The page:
Indexed Annuity Magic: How Do They Do It?
September 7, 2011 by Sheryl J. Moore
One of the greatest mysteries in the indexed annuity market is how insurance companies are able to offer market-linked gains on an annuity with a principal protection feature. Many are familiar with the strong guarantees that fixed annuities offer, but it comes at the cost of low potential for gains. On the other hand, variable annuities provide unlimited potential for gains, but you must be willing to stomach unlimited risk to achieve it.
The indexed annuity is a unique gem amidst a pebble-lined beach – but how is this awesome feat accomplished? How can insurance companies offer purchasers market-linked interest without the risks associates with VAs and still afford to offer a guarantee? It is actually pretty amazing and extraordinarily simple to accomplish.
For comparison, let’s explore what the insurer does with the purchaser’s money when offering fixed annuities. When an annuity purchaser makes a premium payment into a fixed annuity, the insurance company turns around and uses that premium to purchase bonds. Generally, the bonds are high quality and they mature at the same time the surrender charges expire on the purchaser’s annuity (i.e. I buy a 10-year surrender charge annuity and the insurance company then purchases 10-year Grade “A” bonds to cover my annuity’s guarantees). This provides a relatively safe investment vehicle for the insurer to make enough interest off of in order to earn their spread/profit.
So, just for simplicity’s sake, let’s make the assumption that the bonds are paying 4 percent interest and the insurance company is crediting 3 percent interest on its fixed annuities. This means that the difference of 1 percent is what the insurance company is using to cover its expenses and anything that is left is its spread/profit. Makes sense, right?
OK, let’s move over and apply this to indexed annuities: instead of putting 100 percent of the purchaser’s premium payment in bonds, with an indexed annuity, the insurance company puts about 97 percent of the premium payment in bonds. (Some companies might use 96 percent, 98 percent, etc. of the premium payment; you get the idea!) The bond covers the indexed annuity’s annual 0 percent floor, which protects the annuity purchaser from market losses. It also covers the minimum guaranteed surrender value, providing a return of premium plus interest to the beneficiaries in the event of death, in addition to providing the same benefit to the purchaser if the indexed crediting does not perform.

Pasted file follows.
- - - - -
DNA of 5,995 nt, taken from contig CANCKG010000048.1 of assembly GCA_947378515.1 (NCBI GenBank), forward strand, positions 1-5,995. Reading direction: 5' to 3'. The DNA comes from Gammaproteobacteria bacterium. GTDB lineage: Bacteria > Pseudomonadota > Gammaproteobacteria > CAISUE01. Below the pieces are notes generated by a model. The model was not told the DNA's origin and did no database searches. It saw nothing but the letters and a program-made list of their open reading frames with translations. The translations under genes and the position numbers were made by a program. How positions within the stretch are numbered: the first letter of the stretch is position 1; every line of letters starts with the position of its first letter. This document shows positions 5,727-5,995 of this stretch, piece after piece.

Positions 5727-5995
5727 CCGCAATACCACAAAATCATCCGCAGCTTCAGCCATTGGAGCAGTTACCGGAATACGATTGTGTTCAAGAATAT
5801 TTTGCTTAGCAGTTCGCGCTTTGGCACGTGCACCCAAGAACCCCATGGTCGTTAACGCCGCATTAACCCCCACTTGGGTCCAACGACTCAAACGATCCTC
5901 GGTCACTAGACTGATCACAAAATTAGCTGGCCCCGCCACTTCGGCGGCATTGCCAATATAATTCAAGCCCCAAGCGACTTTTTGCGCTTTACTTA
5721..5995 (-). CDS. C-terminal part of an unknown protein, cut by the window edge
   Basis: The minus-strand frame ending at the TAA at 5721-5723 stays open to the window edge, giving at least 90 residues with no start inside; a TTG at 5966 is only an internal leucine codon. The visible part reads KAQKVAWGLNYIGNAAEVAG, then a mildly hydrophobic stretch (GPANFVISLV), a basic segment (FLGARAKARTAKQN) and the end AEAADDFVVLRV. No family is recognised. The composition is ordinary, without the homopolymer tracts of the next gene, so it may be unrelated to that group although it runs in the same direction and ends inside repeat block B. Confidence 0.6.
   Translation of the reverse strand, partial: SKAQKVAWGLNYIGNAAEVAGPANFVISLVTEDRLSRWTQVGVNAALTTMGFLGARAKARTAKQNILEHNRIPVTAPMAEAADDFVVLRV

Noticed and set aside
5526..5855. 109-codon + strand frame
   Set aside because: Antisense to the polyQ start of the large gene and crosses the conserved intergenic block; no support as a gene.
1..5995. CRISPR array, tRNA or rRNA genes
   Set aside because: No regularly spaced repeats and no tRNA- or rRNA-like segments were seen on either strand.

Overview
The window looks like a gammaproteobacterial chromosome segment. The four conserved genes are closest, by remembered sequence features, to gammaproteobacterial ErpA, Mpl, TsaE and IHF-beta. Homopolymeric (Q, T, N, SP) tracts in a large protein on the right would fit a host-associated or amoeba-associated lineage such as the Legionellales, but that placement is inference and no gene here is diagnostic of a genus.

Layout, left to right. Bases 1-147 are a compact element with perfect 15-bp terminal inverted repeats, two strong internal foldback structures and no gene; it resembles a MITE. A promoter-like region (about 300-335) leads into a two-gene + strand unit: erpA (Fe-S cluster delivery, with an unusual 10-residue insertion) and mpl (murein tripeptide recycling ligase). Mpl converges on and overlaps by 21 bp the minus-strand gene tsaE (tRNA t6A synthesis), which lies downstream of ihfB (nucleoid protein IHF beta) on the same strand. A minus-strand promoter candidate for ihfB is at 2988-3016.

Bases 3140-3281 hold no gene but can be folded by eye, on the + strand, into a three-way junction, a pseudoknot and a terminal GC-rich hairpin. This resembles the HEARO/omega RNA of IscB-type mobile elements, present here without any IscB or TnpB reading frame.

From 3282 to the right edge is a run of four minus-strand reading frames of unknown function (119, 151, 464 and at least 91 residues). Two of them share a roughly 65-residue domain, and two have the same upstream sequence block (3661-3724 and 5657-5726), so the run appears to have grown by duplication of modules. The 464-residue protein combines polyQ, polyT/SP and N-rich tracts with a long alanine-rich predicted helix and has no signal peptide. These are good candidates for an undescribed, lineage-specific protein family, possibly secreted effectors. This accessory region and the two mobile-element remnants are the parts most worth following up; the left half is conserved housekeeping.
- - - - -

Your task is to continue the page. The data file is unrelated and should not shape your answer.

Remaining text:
Now, let’s get to the other 3 percent of the purchaser’s premium payment, where the real magic happens: this portion of the purchaser’s premium payment is used to purchase options. It is the options that provide the index-linked interest on indexed annuity contracts. Today, we might take that three cents of our one dollar to the options-seller and ask that he sell us an option for the S&P 500, using an annual point-to-point crediting method with a cap being used to limit the indexed interest. The option-seller might tell us that our three cents will buy our customers a cap of 3.85 percent which isn’t so hot. Then again, the S&P 500 is relatively low right now.
However, if the market suddenly goes back up, and the S&P 500 returns to 1500 the next month, that option-seller will likely offer a much higher cap for our three cents. (After all, if it is already at 1500, what is the likelihood that the S&P 500 will increase tremendously over a one-year period?)
So there you have it, folks. No tarot cards, no voodoo dolls – just plain and simple math. And even though the logic behind indexed annuities is rather simple, it is magical nonetheless.
Sheryl Moore is president and CEO of AnnuitySpecs.com and LifeSpecs.com, indexed product resources in Des Moines. She has more than a decade of experience working with indexed products and provides competitive intelligence, market research, product development, consulting services and insight to select financial services companies. She may be reached at firstname.lastname@example.org.